Chicago Mayor Richard Daley this week called for an end to the "open door" admissions policy at Chicago City Colleges, citing concerns about the cost of remedial courses and a desire to build a quality program.
Every year, the system spends about $30 million for remedial classes—about 6 percent of its $457.5 million budget. Daley suggested that a better approach might be to offer programs through alternative high schools to get students up to speed before they enter college.
Is this a sign of things to come?
Unfortunately, Chicago's approach is not unique, says George Boggs, president and chief executive officer of the American Association of Community Colleges. In tight economic times, community colleges are looking for places to cut back, and some are stopping their most basic remedial education programs.
"I'm a little concerned about this," Boggs says. "Community college has always been an open door for college. We have taken everybody." Students are assessed upon entry and take remedial programs if they aren't prepared. Boggs doesn't want to see colleges weed out students who are least able and don't have many other options.
It's like a hospital that only sees healthy patients, Boggs says. "I hate to see that philosophy—to improve quality by denying access to the most at-risk students," he says. "Where are these students going to turn? We need to find some way to take care of these students. We can't just leave them out there. It hampers their ability to be contributing members of society."
Colleges across the country are struggling to respond to burgeoning enrollment without an increase in funding, says John Roueche, a professor of education administration and director of the Community College Leadership Program at the University of Texas. If a college can adapt, then it runs the risk of the legislature concluding that it was over-funded to start with—so some college are shutting down enrollment. "It's a nice way to send a message that we can't do more with less," Roueche says.
Enrollment at community colleges is up nearly 17 percent in the past two years, according to the American Association of Community Colleges. A study by the Community College Research Center shows that about 60 percent of community college students need to take at least one remedial course.
In California, demand for classes has outpaced classroom space, but the state remains committed to the philosophy of open enrollment, says Terri Carbaugh, vice chancellor for communications of California Community Colleges. "As a matter of policy, there is no effort to restrict enrollment," she says.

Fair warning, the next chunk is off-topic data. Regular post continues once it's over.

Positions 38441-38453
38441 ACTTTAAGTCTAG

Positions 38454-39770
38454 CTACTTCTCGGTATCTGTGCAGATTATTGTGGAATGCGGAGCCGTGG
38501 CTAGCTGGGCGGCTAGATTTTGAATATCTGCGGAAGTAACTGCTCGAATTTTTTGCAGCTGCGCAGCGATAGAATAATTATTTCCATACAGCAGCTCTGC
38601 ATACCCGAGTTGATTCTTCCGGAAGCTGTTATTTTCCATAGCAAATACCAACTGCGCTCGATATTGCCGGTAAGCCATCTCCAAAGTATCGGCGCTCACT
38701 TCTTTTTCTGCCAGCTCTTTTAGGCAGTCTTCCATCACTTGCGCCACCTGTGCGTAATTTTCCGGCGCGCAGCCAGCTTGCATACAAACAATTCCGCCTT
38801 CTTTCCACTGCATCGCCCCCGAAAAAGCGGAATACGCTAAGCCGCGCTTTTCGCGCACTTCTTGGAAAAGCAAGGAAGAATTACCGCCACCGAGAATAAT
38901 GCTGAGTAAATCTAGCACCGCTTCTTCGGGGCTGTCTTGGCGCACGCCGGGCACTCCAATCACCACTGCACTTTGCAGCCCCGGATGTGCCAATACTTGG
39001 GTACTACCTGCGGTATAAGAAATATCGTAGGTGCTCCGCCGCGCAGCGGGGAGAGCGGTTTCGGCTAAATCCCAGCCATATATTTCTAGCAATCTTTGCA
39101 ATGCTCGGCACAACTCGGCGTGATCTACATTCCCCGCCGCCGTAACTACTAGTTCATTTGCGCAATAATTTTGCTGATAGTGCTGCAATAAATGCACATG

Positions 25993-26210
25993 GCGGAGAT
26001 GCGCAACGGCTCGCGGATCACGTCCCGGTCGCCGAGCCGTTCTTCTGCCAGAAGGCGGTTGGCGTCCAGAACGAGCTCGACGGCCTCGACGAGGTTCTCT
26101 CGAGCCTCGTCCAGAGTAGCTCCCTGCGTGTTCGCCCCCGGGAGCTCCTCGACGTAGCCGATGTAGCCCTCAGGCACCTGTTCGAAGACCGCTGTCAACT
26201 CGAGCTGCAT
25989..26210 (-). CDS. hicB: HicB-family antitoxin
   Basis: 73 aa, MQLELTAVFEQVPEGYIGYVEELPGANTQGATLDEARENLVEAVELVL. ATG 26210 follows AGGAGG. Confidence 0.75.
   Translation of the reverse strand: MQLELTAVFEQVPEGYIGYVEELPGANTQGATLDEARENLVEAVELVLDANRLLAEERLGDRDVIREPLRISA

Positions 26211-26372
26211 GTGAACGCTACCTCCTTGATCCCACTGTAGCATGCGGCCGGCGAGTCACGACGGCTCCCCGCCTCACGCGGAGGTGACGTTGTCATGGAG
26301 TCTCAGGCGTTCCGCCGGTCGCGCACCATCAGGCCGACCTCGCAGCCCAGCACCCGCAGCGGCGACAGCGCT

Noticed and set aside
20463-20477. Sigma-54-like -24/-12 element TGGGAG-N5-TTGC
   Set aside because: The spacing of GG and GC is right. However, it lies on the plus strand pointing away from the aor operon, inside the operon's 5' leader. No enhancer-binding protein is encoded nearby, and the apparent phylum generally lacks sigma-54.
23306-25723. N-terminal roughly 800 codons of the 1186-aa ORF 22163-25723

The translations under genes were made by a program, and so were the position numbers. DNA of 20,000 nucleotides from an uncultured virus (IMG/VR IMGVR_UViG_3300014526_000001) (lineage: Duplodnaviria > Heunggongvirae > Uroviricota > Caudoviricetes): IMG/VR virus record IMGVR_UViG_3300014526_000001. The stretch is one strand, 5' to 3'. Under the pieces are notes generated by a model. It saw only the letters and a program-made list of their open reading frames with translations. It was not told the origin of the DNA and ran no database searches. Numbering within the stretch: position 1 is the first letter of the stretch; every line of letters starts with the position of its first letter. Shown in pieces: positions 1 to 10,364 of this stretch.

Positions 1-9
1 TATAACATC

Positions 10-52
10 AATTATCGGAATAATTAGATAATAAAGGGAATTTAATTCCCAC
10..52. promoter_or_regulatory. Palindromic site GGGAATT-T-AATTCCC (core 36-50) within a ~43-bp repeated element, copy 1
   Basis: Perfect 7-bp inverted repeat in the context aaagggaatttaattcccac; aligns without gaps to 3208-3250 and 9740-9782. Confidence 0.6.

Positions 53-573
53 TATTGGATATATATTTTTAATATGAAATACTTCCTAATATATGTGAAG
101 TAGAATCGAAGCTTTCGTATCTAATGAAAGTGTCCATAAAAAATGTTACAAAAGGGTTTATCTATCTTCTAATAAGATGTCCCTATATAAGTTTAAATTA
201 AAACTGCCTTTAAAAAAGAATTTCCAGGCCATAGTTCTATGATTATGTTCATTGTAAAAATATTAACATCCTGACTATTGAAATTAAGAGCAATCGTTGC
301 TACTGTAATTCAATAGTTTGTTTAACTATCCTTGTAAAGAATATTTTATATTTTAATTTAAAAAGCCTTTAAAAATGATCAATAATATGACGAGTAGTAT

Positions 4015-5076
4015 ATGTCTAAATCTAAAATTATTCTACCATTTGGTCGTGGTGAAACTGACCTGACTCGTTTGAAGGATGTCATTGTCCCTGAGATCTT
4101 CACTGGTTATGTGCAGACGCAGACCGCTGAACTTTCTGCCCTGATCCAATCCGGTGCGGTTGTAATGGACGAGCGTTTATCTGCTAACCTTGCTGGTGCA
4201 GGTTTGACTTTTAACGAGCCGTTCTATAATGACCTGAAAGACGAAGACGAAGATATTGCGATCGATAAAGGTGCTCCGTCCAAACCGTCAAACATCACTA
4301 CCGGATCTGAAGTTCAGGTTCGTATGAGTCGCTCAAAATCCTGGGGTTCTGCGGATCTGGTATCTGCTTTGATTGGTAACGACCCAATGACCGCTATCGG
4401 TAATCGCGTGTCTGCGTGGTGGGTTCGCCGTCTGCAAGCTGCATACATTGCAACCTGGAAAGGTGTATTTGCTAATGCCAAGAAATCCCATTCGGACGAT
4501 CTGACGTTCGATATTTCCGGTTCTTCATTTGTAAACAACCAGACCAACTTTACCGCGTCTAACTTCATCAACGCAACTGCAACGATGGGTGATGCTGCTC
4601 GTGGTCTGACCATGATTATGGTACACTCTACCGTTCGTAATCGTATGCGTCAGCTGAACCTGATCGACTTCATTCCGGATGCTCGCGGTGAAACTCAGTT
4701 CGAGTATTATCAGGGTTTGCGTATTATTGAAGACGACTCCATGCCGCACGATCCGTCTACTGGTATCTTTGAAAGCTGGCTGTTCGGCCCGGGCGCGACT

However, because of high demand and shrinking resources, nearly 140,000 first-time students came to the system's campuses but couldn't find seats in priority classes last year, and the number may grow. Access is restricted because of pressure on resources, but not as a result of public policy, Carbaugh says.
Providing basic skills for student in need of a second chance is a primary mission of the community college system and not one that the state will likely shy away from any time soon, Carbaugh says. Rather, the conversation is along the lines of what can be done to bolster K-12 to improve college readiness and substantially reduce the demand for remediation.
The readiness gap has been the focus of recent research, and Education Secretary Arne Duncan has called on high schools to increase the rigor of their coursework. At the same time, President Obama has called for a concerted effort to raise the U.S. graduation rate to 60 percent in the next 10 years; about 40 percent of Americans ages 25-34 currently hold at least an associate degree, according to a College Board report.
These tough choices by community colleges will likely fuel the dialogue to improve college readiness in high schools and consideration of other options for remedial training. Some community college leaders say that "open door" means the opportunity is available, but that there is still an assumption of a certain level of readiness. It goes against the grain of community colleges to limit admissions, but the reality is that without adequate resources, choices are being made.